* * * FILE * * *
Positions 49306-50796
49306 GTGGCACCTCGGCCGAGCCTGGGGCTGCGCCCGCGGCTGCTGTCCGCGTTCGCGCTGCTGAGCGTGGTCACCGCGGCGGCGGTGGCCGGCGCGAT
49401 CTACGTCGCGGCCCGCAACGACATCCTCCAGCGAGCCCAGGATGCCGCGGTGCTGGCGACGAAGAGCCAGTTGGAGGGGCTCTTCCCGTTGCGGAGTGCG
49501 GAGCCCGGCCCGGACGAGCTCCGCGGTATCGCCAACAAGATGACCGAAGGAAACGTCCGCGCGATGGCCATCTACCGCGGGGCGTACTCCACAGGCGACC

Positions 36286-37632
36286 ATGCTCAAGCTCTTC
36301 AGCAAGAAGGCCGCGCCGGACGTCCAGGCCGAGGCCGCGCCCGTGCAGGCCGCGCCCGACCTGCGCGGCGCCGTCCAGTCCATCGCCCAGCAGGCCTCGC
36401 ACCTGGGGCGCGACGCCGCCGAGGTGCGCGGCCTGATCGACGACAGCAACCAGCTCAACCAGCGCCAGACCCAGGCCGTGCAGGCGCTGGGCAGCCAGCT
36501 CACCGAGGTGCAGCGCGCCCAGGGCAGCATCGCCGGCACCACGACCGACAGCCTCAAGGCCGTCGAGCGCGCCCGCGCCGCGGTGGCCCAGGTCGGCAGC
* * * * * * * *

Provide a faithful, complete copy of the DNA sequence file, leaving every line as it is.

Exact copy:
Positions 49306-50796
49306 GTGGCACCTCGGCCGAGCCTGGGGCTGCGCCCGCGGCTGCTGTCCGCGTTCGCGCTGCTGAGCGTGGTCACCGCGGCGGCGGTGGCCGGCGCGAT
49401 CTACGTCGCGGCCCGCAACGACATCCTCCAGCGAGCCCAGGATGCCGCGGTGCTGGCGACGAAGAGCCAGTTGGAGGGGCTCTTCCCGTTGCGGAGTGCG
49501 GAGCCCGGCCCGGACGAGCTCCGCGGTATCGCCAACAAGATGACCGAAGGAAACGTCCGCGCGATGGCCATCTACCGCGGGGCGTACTCCACAGGCGACC

Positions 36286-37632
36286 ATGCTCAAGCTCTTC
36301 AGCAAGAAGGCCGCGCCGGACGTCCAGGCCGAGGCCGCGCCCGTGCAGGCCGCGCCCGACCTGCGCGGCGCCGTCCAGTCCATCGCCCAGCAGGCCTCGC
36401 ACCTGGGGCGCGACGCCGCCGAGGTGCGCGGCCTGATCGACGACAGCAACCAGCTCAACCAGCGCCAGACCCAGGCCGTGCAGGCGCTGGGCAGCCAGCT
36501 CACCGAGGTGCAGCGCGCCCAGGGCAGCATCGCCGGCACCACGACCGACAGCCTCAAGGCCGTCGAGCGCGCCCGCGCCGCGGTGGCCCAGGTCGGCAGC